It is quite rare to see a person who truly hungers and thirsts after God's way, but this is the kind of desire God wants us to have. John Ritenbaugh explains what Jesus means in this fourth beatitude.
Kim Myers, drawing some analogies from how the world keeps New Year's resolutions, cautions God's called-out ones not to approach God's Holy Days with the same level of non-commitment. Though we know that righteousness exalts a nation, we also know that Am. . .
Richard Ritenbaugh, reminiscing about a school science fair project on tree growth rings, draws an analogy to spiritual growth, pondering what our spiritual growth rings look like. Because nature abhors a vacuum, once people rid themselves of sin, they mus. . .
John Ritenbaugh emphasizes that the essential core of the human heart is evil, self-centered, responding to Satan's wavelength, placing us into slavery and psychological bondage. Our freedom lies in (1) the conviction of God's Holy Spirit of the reality an. . .
One author concludes, 'Practice isn't the thing you do once you're good. It's the thing you do that makes you good.' This describes our spiritual walk as well.
John Ritenbaugh cautions that we may have had a somewhat incomplete understanding of the symbolism of eating unleavened bread, exaggerating the importance of our part in the sanctification process. Egypt is not so much a symbol of sin as it is of the world. . .
Richard Ritenbaugh asserts that Christianity has both an inward aspect (building godly character or becoming sanctified) and an outward aspect (doing practical philanthropic good works.) Both aspects are vitally necessary, with righteous character serving . . .
John Ritenbaugh explains that justification is not the end of the salvation process, but merely the doorway to a more involved process of sanctification, symbolized by the long journey through the wilderness toward the promised land, a lengthy purifying pr. . .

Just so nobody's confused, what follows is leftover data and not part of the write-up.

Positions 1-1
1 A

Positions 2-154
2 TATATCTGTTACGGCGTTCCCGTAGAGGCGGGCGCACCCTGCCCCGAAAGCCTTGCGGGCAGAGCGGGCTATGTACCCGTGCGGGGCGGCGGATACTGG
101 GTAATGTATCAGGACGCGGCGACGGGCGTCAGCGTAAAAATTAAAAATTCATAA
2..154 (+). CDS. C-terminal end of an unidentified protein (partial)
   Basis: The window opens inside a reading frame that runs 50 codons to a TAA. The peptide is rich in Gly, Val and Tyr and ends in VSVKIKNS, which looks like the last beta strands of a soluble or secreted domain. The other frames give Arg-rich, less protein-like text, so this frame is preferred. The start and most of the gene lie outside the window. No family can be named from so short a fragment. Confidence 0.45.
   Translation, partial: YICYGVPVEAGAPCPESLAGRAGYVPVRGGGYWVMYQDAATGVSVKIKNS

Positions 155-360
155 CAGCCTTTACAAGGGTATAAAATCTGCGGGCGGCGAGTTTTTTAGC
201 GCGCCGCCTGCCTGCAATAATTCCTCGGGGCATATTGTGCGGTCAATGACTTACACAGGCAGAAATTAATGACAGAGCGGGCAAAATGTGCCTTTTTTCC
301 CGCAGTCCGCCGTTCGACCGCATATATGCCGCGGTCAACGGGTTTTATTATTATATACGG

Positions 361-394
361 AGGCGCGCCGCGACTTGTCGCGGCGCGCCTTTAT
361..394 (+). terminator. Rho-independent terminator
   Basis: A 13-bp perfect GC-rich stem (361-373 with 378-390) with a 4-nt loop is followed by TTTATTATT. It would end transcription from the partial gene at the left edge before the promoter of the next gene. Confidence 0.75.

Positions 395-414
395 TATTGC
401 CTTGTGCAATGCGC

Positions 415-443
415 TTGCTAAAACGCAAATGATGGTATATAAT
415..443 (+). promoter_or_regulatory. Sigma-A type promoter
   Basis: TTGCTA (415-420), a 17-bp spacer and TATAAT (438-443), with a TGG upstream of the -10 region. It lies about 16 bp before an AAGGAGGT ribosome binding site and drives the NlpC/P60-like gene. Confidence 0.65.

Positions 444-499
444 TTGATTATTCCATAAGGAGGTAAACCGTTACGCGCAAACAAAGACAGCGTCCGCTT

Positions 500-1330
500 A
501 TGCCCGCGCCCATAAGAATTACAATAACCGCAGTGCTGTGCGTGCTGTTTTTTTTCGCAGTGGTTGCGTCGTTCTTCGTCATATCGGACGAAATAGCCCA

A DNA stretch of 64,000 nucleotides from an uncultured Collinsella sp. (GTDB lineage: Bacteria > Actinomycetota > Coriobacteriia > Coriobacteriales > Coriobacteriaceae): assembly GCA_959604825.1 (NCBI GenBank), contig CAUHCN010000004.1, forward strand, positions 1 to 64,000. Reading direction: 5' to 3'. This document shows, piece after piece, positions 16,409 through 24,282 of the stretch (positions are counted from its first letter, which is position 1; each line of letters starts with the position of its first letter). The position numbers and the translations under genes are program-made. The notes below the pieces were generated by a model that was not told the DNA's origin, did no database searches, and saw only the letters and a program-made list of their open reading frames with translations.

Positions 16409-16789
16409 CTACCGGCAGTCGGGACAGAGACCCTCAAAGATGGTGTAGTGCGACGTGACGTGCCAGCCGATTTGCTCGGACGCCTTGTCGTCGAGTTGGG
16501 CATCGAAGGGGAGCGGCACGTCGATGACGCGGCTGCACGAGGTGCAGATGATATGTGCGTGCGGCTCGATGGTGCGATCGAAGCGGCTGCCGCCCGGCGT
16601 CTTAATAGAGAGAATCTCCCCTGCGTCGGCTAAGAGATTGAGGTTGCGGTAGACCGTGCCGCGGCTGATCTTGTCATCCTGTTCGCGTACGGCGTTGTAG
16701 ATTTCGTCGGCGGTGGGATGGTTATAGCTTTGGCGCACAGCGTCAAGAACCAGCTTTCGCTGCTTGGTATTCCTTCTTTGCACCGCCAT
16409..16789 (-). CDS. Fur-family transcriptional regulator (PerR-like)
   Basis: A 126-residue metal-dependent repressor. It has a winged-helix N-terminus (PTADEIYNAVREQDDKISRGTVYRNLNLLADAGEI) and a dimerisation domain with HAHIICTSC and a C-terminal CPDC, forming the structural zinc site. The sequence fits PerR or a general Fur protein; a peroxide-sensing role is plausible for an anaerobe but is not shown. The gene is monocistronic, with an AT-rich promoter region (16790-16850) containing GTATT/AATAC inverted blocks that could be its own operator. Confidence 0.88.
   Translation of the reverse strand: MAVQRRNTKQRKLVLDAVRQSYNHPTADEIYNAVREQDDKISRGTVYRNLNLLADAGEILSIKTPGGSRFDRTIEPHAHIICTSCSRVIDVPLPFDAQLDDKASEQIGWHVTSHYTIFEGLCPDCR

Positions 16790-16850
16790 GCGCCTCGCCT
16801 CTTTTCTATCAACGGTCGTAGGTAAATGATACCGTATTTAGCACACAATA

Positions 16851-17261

John Ritenbaugh, focusing upon II John 5, an epistle which cautions about deceivers who would denigrate the value of work, considers the straining on the point "we cannot earn salvation" a red herring, diverting our attention from the true value . . .
John Ritenbaugh asserts that only those who are governable will ever be allowed to govern. No government (not even God's government) will work without each individual submitting in his area of responsibility. Our elder brother, Jesus Christ, qualified to r. . .
David Grabbe, marveling that one in four atheists admitted in a recent poll to resorting to prayer when facing crises, reminds us that even believers suffer significant crises of faith. Luke 17:5 records the Disciples' plaintive request to increase their f. . .
Richard Ritenbaugh reflects on the second law of thermodynamics which, emphasizes that, as energy is transformed to other forms, it degenerates into a more disordered state, wearing down into entropy, chaos and disorder—exactly the opposite of the Sp. . .
John Ritenbaugh observes that some misguided individuals have denigrated the practice of putting out leaven as childish and something to be outgrown. The fruits of their lives indicate that they never learned the subtle lessons these customs or practices w. . .
Richard Ritenbaugh, recalling his underwriter training course at Transamerica Insurance, in which he learned of the hundreds of billions of dollars of fraud which occur annually in auto, health, disability, welfare, and Medicare, asserts that every part of. . .
The Bible makes it very plain that salvation is by grace, but it is also clear that we are 'created in Christ Jesus for good works' (Ephesians 2:10). Having explained justification, John Ritenbaugh tackles the process of sanctification, showing that the fa. . .
In this sermon on the meaning of Unleavened Bread, John Ritenbaugh warns that emphasizing our initiative at putting out sin is wrong. Unleavened bread serves as a memorial of God's initiative of delivering us from the bondage of sin. Like our forebears, we. . .
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